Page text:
As long as you can get away with selling to your own suppliers at whatever price you choose this will continue. It seems extraordinary to me that the Big 6 all claim to make the same amount of profit i.e. between 4 & 5%. If there was competition in the market profits would vary as they do in other marketplaces. Ofgem and the CMA need to investigate their hedging practices as this will no doubt have some bearing on their reasons to justify price increases. If they get it wrong the consumer pays and it is another win win situation for the Energy Companies and their shareholders.
High time they were broken up into separate smaller companies, nothing much will change until they are.

People could be forgiven for feeling that Ofgem doesn’t expend enough energy when it comes to addressing the major power co’s. Gas is the big issue because it is the biggest charge in most households’ energy budgets, and because, unlike electricity, it can be stored to even out the ups and downs of wholesale price movements. The failure across the industry to follow wholesale prices downwards certainly needs detailed investigation.

It is surprising that the returns on gas and electricity supply are not drawing new entrants to the production side of the market with additional electricity generation and gas storage capacity. It looks like we have to hope for a windy Winter with plenty of sunshine to get us through the next heating season in order to take the pressure off the power stations.

I can’t remember whether our supplier [Eeyore or something like that] has informed us about falling wholesale prices; they send us so much trivial drivel in e-mails and other bilge it’s difficult to take them seriously at times. In answer to the question in the preamble, “if they don’t, will you be looking to save by switching energy providers?”, I am tempted to say “what’s the point?”. There are only two more major providers left on my “worth considering” list, the remainder having ruled themselves out by previous misbehaviour! In any case, energy is such a major and vital part of life I feel we should not be having to go through the switching process every few months – the fragmentation of tariff structures has made that a nightmare [deliberately, of course]. Frequent switching adds cost to the industry and I want to be at ease with energy provision, not forever at its mercy.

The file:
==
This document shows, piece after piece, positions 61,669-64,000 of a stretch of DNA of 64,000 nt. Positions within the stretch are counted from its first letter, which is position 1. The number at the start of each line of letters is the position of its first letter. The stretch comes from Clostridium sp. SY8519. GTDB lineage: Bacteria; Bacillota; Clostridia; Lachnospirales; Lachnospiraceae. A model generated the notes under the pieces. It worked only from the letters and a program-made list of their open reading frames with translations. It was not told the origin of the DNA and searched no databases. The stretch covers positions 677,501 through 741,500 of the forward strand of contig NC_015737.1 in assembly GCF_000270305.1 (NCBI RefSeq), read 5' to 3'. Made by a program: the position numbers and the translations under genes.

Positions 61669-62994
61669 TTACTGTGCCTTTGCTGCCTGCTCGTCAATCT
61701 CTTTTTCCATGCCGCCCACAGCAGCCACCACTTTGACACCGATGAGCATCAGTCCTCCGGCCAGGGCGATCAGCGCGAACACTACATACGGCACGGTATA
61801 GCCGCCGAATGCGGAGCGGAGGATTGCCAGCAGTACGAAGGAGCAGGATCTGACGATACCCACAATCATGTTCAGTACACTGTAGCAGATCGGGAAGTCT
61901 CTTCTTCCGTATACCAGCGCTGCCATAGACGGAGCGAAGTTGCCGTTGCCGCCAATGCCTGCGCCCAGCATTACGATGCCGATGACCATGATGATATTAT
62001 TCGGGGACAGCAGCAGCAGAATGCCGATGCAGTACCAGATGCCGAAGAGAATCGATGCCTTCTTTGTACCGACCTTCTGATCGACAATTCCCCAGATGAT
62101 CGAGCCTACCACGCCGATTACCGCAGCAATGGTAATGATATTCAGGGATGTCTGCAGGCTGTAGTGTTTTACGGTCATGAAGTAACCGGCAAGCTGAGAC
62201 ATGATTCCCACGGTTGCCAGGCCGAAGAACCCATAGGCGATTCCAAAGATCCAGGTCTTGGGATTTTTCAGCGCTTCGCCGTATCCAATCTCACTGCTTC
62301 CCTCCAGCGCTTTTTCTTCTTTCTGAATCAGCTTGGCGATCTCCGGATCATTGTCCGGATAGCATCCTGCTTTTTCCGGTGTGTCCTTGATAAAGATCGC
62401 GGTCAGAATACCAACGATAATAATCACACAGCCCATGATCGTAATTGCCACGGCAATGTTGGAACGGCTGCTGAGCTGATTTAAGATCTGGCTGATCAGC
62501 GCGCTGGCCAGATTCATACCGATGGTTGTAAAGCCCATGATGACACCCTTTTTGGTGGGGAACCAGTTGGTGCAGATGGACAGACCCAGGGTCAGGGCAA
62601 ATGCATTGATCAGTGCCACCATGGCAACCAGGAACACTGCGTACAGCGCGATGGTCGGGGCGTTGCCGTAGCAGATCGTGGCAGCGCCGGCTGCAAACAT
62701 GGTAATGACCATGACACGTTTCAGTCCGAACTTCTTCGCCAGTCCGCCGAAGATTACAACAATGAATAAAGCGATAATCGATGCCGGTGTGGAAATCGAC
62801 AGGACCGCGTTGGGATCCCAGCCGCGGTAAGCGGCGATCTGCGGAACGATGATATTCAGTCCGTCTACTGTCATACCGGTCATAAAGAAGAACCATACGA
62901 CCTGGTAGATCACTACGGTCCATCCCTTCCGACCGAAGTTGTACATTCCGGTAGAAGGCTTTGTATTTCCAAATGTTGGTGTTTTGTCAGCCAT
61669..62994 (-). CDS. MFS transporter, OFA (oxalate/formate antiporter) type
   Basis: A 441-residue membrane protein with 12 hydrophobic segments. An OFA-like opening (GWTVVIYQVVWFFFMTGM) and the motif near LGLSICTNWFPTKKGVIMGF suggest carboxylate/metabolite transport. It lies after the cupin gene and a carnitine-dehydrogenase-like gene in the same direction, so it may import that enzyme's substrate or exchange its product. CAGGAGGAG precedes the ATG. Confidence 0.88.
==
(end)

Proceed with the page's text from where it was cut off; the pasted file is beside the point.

Ofgem are a complete and utter waste of space. Far from helping the consumer they pander to the wishes of the big six with only a token gesture seeing fair play is rolled out.
They have even told OVO not to pay 3% interest on credit balances. How stupid is that?
Time we had a proper regulator to ensure a fair deal all around. Better still an independent regulator with teeth overseeing a renationalised energy supply industry.

D Smith says:
13 June 2014

Why can’t we have a small nationalised energy company that doesn’t aim to make a profit (or any profits go back to the consumer) and see how that fares against the big 6. Could be called UK Gas and Elecrticity.

They could even cheat by buying up just one company on the the open market. Anyone can do it if you have enough money. Just make sure its own generation arm of course.

martin akery says:
13 June 2014

When wholesale prices of gas and electricity rise they are quickly followed by rising prices for consumers and given the blame. There is no excuse then for not reducing consumer prices when wholesale prices fall. If they buy at a fixed price they should have the knowledge and experience to get the best deal – I hope they have secured a good deal now while prices are low so I shall be expecting a reduction in my bill soon.
Unless Ofgem can do more and get some real action it should be replaced with something more positive with more powers…and not give huge payouts to its current management, who do not appear to be making any difference.

Margaret says:
13 June 2014

Are Ofgem, the Big Six or indeed any of the politicians at all concerned about what the ordinary ‘man’ in the street thinks? I think not. Could this be because they all ‘sing from the same hymn sheet as the saying goes and not for the best of motives. Am I a cynic or just a realist? I await being surprised but won’t hold my breath.